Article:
LOS ANGELES (AFP) - A factory worker who killed three people and wounded 17 in a shooting spree in Kansas had just been served with a restraining order, authorities said on Friday, in a possible trigger for the deadly rampage.
The latest mass shooting to rock the United States unfolded on Thursday at a lawn mower plant in a town north of Wichita, and ended when police shot dead the gunman identified as Cedric Larry Keith Ford, 38.
President Barack Obama telephoned the mayor of Hesston, David Kauffman, to offer condolences for the shooting, coming less than a week after an Uber driver in Kalamazoo, Michigan shot dead six people seemingly at random.
"These are two more communities in America that are torn apart by grief," Obama said during a speech in Jacksonville, Florida. "We cannot become numb to this."
As he has done after each mass shooting of recent times, Obama renewed his call for action to stem the epidemic of gun violence, while urging national media to open a serious debate on gun control.
"Once a week we have these shootings, and it doesn't dominate the news, and that has got to change," he said.
Ford, an employee at the Excel Industries plant, was served a "protection from abuse" order at his workplace about 90 minutes before the rampage began, Harvey County Sheriff T. Walton told a news conference.
Soon after receiving the order at 3.30pm, he left the factory in Hesston, a tight-knit community north of Wichita.
Walton said Ford was upset by the order but didn't display any "outrageous" behaviour at the time.
The first shooting was reported an hour and a half later, as Ford opened fire from his car on a man driving past with his two children, hitting him in the shoulder.
"He was randomly shooting people," said Walton.
Armed with an assault rifle and a pistol, Ford took aim at a second approaching car, but the female driver wasn't hit. "A miracle. It just missed her. Went through the windshield," Walton said.
Ford then drove an oncoming vehicle off the road, shot the driver, and used the stolen car to return to Excel, where he shot a woman in the parking lot and fired at a sheriff's deputy who escaped unhurt.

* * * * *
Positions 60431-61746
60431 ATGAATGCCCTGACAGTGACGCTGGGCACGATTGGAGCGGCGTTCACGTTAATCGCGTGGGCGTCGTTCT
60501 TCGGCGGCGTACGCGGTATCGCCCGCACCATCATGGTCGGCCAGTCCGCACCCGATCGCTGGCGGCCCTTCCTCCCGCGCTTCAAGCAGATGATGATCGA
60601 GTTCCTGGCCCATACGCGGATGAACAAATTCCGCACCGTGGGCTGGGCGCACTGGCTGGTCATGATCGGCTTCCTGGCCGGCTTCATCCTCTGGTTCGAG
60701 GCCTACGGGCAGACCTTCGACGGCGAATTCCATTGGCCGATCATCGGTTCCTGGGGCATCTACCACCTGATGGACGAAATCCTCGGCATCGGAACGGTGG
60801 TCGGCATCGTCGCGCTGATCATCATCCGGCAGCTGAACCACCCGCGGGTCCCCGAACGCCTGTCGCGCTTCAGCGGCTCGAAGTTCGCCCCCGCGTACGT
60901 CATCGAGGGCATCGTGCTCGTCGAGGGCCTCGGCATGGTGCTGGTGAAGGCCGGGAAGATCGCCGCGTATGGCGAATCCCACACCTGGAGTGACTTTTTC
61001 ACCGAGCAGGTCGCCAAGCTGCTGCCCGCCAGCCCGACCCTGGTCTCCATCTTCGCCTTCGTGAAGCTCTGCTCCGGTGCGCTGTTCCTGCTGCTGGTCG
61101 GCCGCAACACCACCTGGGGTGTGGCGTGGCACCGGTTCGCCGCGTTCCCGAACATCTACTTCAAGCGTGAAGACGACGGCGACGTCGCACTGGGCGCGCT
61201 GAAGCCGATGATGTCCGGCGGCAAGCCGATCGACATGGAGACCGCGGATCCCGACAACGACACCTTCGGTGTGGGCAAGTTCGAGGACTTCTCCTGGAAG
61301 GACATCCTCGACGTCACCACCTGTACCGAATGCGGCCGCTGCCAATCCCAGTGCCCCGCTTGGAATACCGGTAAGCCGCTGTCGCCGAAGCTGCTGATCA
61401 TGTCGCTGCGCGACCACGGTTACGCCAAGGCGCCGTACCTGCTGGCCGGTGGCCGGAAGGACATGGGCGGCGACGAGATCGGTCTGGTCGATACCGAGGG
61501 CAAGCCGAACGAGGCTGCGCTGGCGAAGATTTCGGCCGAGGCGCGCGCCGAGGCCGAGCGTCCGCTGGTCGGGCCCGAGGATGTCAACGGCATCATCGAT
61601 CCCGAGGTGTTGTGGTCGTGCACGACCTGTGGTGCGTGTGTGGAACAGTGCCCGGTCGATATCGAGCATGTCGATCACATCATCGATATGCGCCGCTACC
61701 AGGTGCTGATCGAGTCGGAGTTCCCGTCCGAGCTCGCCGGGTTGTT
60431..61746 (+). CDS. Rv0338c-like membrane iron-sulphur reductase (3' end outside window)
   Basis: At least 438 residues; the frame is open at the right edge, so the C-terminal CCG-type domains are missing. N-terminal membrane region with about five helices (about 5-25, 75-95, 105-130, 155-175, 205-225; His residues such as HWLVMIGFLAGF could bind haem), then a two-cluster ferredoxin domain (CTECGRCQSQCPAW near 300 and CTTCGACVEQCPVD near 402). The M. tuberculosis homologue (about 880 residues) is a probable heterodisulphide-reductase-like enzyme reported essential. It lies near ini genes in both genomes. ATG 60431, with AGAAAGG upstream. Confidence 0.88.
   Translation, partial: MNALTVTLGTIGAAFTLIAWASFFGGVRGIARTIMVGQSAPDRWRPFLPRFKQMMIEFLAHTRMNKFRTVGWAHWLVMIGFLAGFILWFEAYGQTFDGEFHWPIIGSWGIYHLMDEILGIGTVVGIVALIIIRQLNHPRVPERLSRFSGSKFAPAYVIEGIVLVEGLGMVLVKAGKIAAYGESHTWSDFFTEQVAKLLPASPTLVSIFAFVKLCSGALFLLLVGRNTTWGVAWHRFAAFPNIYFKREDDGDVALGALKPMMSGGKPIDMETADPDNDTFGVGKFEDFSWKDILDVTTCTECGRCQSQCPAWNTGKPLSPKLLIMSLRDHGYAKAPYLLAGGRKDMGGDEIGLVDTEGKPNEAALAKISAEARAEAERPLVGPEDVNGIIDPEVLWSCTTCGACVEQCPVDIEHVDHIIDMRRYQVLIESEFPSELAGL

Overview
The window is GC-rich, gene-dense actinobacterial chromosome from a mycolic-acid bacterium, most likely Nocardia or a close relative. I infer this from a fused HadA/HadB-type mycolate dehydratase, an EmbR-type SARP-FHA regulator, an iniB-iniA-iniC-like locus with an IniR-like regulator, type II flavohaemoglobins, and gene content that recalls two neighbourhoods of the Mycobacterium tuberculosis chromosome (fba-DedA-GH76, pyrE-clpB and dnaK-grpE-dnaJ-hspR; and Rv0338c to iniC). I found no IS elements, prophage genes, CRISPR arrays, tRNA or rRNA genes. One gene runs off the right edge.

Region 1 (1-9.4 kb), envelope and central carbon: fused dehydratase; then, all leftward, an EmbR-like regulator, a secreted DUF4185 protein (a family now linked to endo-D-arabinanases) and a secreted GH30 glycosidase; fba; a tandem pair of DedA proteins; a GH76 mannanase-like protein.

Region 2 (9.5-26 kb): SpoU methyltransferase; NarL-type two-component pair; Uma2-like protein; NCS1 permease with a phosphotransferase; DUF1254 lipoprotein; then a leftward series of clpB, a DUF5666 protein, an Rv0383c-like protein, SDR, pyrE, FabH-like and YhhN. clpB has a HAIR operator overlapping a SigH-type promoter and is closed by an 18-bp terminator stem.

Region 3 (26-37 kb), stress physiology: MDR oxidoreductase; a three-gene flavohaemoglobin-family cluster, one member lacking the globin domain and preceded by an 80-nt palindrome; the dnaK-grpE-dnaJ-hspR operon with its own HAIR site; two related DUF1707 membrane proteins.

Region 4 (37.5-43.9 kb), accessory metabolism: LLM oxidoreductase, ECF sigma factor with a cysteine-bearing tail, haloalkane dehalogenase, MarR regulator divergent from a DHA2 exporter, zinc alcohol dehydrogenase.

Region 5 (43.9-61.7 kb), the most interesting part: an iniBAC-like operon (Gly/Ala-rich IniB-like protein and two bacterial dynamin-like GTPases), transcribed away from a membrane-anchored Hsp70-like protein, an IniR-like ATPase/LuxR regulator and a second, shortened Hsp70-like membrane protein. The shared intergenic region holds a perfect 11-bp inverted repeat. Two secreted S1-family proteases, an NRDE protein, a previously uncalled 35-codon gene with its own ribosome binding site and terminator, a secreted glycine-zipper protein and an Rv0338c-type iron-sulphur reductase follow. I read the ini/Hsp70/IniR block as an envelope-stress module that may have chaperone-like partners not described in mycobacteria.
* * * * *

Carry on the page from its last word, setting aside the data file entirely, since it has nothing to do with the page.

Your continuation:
Ford entered the building and opened fire, injuring 14 more people and killing three.
A police officer then confronted him and shot him dead.
"Currently we have 14 people in various hospitals," Walton said. "Those conditions range from stable to critical, and one going into surgery as we speak."
Walton said 200 to 300 people were inside the building at the time, and said many more would have died had Ford not been shot.
The sheriff confirmed that Ford had a criminal history, and that it was not known how he had been able to obtain the weapons used in the shooting.
"All I can say is, he's been in my jail a couple of times before," Walton said.
"We're conducting traces of the weapons themselves. We're also doing an investigation of how he got those weapons."
According to media reports, Ford had recently moved to the area from Miami, and had an extensive criminal record including a history of prowling, loitering and illegal weapons possession. Walton did not discuss those reports.
The sheriff said that "protection from abuse" restraining orders are usually made "because you're in a relationship where there's been some kind of violent occurrence."
He did not name the other person concerned by the order, but said they did not work at the plant.
Local media identified Ford as a factory painter who had posted a picture of himself on Facebook with an assault rifle.
Matt Jarrell, also an Excel painter, told CNN affiliate KSNW that "never in a million years" would he have expected Ford to do something of the kind.
"He was a mellow guy," Jarrell said. "He was somebody I could talk to about anything."
Walton said police surrounded the gunman's mobile home in nearby Newton after the shooting but that his roommate refused to allow them in, resulting in a standoff.
Officers later obtained a warrant and entered the home to find it empty.
Such attacks have become tragically commonplace in the United States, where gun violence is responsible for some 30,000 deaths per year and 330 mass shooting incidents were recorded last year.